A focus on verifying a living person, in other words establishing ‘liveness’, ensures that correctly mapping and verifying a diverse range of faces is possible. Geva explains, “With our technology, we are able to establish 3D passive and 4D biometric liveness. Our 4D Liveness is resilient to deepfake and replay attacks. It comprises different colour lights that reflect in a certain sequence off the user’s face which helps determine true biometric liveness.”
Inclusivity in technology extends beyond diversity. It also raises the issue of accessibility. “We have created a technology platform that can be used by very low-end through to very high-end smartphones,” says Geva, “Users can also access the platform via a mobile Software Development Kit (SDK), as well as web-based/browser SDK – which allows them to just click on a link to authenticate themselves, as opposed to downloading a large SDK onto their phones.”
With a simple, fast and secure approach that takes the full scope of African faces into account, biometrics becomes a compelling catalyst for financial and social inclusion. Geva concludes, “We believe that, with the right technology, all Africans can claim their identity and use it to their safety and benefit.”
NCC Washes Hands Off Obi Audio Conversation With Oyedepo
Nigerian Communications Commission (NCC) has refuted reports of alleged complicity of the commission in the leaked audio conversation between presidential candidate of Labour Party (LP) Mr. Peter Obi and founder of the Living Faith Church, Bishop David Oyedepo.
In the audio conversation that went viral on social media, Obi was heard telling Oyedepo that the 2023 election was a “religious war,” and urged the pastor to mobilize Christians in parts of the country to vote for him.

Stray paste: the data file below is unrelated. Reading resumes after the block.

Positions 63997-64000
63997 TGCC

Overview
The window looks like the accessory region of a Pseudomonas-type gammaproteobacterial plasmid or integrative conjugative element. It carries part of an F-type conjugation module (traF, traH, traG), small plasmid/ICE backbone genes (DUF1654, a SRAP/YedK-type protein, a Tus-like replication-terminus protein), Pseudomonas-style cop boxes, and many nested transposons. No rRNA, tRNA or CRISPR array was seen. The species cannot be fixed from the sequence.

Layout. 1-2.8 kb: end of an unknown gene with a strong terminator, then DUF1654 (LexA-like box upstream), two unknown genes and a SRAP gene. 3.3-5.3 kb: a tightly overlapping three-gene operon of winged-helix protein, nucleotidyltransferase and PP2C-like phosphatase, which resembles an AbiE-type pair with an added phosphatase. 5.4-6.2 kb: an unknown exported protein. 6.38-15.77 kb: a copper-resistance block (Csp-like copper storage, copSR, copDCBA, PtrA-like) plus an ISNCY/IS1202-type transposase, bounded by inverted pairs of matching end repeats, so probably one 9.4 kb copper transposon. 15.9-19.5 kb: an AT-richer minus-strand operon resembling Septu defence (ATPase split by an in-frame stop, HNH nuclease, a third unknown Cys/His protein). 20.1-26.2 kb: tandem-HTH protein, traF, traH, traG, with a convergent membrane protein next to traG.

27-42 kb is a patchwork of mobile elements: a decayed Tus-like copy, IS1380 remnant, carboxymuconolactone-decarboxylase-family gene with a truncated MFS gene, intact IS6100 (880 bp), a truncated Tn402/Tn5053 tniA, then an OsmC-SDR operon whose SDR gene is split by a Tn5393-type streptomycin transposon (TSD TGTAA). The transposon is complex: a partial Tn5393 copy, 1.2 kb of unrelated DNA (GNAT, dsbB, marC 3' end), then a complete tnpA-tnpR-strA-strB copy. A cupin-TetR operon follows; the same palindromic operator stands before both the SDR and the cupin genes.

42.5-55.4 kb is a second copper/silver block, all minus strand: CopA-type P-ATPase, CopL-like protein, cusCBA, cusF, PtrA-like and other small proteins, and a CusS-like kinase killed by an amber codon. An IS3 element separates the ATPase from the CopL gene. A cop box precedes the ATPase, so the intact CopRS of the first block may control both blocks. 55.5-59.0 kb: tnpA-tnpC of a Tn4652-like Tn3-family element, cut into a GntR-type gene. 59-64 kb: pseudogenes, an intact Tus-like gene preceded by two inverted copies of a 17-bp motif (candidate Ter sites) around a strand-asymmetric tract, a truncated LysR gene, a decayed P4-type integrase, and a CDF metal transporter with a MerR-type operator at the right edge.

Although Obi in the conversation did not appear to have incited religious violence, some politicians condemned the said statement, insinuating he plotted to divide the people on religious lines, a very sensitive issue in a polarised country after the February 25 presidential election.
In a statement, the director of public affairs at NCC, Reuben Mouka, debunked the allegations that the commission got the audio via phone intercepts and leaked it to Obi’s political opponents, an accusation it strongly denied.
Part of the statement read: “The Nigerian Communications Commission (NCC) has been inundated with enquiries by the media on allegations of telephone tracking and leakage made against the commission by some individuals and groups in the social and alternative media.
“The commission wishes to make the following clarifications: The commission denies the allegations in their entirety. By the provisions of the Nigerian Communication Act (NCA) 2003 and other extant Laws of the federation, the commission does not and cannot track nor leak telephone conversations of anyone.
“The commission has reported the allegations, which we take seriously, to relevant security agencies for proper investigation and necessary action.
“The commission restates its commitment to discharge its responsibilities to the Nigerian people in accordance with the provisions of the Constitution of the Federal Republic of Nigeria; the NCA 2003; and other extant Laws of the Federation; and global best practices.
“For the avoidance of doubt, the commission denies these allegations and advises the public to disregard them.”
Nigeria Establishes Cyberspace and ICT Infrastructure Protection Team
Nigeria’s Minister of Communications and Digital Economy, Prof. Ali Ibrahim Pantami has inaugurated a Committee led by the Chairman of the Nigerian Communications Commission (NCC), Prof. Adeolu Akande, to advise the Federal Government on appropriate measures to take in protection of the nation’s cyberspace and ICT infrastructure from potential attacks especially during the 2023 General Elections.
The Minister, who represented President Mohammadu Buhari, announced that constitution of the Committee was on the directive of Mr. President that he puts in place, a committee that will work to coordinate computer security centres in the Information and Communication Technology (ICT) industry in collaboration with other relevant institutions towards intercepting potential cyber-attacks.
He said with the increased role of ICT in online activities, and its crucial role in the conduct of the 2023 General Elections, in line with the Electoral Act, as amended, the job of the Committee will assist the nation in conducting a free, fair and credible elections.
He directed the Committee, to which he also belongs alongside the Executive Vice Chairman of NCC, Prof. Umar Garba Danbatta, and the Director General of National Information Technology Development Agency (NITDA), Mr. Kashifu Abdullahi, among other CEOs in the ministry, to work round-the-clock from Friday, February 24, 2023 till the morning of Monday, February 27, 2023.